This study had certain limitations. First, as it is retrospective, bias is inevitable. Second, the patients were insufficient in number without a control group with another CNS autoimmune disease, for example MS. In the future, we will recruit more NMOSD patients in a perspective study with a control group with another CNS autoimmune disease, which may lead to a deeper understanding of the role of IL-36 in NMOSD.

Conclusions

The present study first showed that serum IL-36β and IL-36γ levels were increased in NMOSD patients, especially during the acute stage. Serum IL-36β levels were positively correlated with ARR, spinal cord lesion length and EDSS scores. Due to the small sample and the observational nature of this study, additional research on larger samples is needed to investigate pathological mechanisms and signalling pathways related to IL-36 in NMOSD.

Availability of data and materials

The datasets used and/or analyzed during the current study are available from the corresponding author on reasonable request.

Abbreviations

AM:

Acute myelitis

AQP4-IgG:

Immunoglobulin G autoantibodies specific for aquaporin-4

ARR:

Annual relapse rate

BAFF:

B-cell activating factor

BBB:

Blood-brain barrier

CBA:

Cell-based assay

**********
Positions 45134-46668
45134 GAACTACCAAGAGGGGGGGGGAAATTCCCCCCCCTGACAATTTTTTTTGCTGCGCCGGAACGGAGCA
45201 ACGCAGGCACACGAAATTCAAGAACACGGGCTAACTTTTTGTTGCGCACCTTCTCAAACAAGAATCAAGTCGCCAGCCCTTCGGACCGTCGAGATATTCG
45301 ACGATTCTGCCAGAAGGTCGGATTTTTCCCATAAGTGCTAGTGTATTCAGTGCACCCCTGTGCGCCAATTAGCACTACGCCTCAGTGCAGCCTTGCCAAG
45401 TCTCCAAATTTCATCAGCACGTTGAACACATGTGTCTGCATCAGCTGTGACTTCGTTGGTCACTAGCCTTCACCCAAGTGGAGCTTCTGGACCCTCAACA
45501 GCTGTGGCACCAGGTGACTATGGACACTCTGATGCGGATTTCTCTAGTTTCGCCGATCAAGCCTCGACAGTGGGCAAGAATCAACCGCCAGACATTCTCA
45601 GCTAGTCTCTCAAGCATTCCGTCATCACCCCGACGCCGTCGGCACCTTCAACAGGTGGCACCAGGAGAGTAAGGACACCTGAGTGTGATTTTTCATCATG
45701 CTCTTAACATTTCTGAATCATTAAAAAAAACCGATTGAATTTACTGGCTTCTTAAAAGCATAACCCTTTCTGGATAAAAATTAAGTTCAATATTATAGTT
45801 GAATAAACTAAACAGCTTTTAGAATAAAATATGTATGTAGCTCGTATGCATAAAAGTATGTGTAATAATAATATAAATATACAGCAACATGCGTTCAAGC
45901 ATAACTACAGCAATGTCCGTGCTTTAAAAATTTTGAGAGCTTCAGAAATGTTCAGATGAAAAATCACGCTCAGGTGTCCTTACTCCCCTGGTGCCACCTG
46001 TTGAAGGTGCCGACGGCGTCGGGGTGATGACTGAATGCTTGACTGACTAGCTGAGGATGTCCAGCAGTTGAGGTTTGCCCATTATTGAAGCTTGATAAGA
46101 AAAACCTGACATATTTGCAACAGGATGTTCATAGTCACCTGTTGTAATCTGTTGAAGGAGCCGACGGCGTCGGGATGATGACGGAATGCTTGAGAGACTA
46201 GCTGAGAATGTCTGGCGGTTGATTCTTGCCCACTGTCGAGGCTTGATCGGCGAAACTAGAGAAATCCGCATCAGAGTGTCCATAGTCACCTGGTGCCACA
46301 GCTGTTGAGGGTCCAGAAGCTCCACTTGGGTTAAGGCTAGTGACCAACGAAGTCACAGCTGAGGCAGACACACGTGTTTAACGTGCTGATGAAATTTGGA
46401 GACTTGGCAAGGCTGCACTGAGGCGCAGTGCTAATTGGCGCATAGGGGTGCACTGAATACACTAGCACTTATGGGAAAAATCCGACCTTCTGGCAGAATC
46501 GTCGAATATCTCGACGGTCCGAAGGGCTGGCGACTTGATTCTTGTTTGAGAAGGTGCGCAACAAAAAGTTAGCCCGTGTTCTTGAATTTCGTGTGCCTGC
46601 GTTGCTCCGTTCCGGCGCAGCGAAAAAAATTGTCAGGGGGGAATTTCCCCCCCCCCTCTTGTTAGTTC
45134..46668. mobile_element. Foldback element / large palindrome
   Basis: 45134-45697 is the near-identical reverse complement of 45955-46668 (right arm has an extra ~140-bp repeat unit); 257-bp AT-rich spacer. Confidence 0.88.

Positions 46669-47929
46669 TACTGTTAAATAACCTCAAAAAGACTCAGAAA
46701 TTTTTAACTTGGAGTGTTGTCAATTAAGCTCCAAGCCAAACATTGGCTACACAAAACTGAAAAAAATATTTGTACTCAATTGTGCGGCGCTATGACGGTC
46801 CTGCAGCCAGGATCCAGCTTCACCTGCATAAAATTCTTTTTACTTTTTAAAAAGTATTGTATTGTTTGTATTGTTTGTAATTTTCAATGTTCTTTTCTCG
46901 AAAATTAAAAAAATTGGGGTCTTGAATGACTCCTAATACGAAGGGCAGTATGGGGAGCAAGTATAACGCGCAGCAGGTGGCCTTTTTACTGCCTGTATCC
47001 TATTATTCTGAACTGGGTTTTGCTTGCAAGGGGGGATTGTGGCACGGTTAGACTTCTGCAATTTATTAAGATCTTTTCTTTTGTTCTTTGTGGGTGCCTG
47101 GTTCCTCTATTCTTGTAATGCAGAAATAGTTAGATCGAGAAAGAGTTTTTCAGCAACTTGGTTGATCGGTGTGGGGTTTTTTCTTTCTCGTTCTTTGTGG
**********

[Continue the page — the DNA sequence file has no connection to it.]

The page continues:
CNS:

Central nervous system

EAE:

Experimental autoimmune encephalitis

EDSS:

Expanded Disability Status Scale

ELISA:

Enzyme-linked immunosorbent assay

ENA:

Epithelial neutrophil-activating

HC:

Healthy controls

IFN-γ:

Interferon gamma

IL:

Interleukin

IL-1RacP:

IL-1R accessory protein

IVMP:

High-dose intravenous methylprednisolone

MOG-IgG:

Myelin oligodendrocyte glycoprotein immunoglobulin G

MS:

Multiple sclerosis

NMOSD:

Neuromyelitis optica spectrum disorders

ON:

Optic neuritis

SLE:

Systemic lupus erythematosus

SLEDAI:

SLE Disease Activity Index

SPSS:

Statistical Package for the Social Sciences

TNF-α:

Tumour necrosis factor alpha

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Acknowledgements

We thank Drs A. Vincent and D. Beeson for providing plasmids for AQP4, and we thank our patients for participating in this study.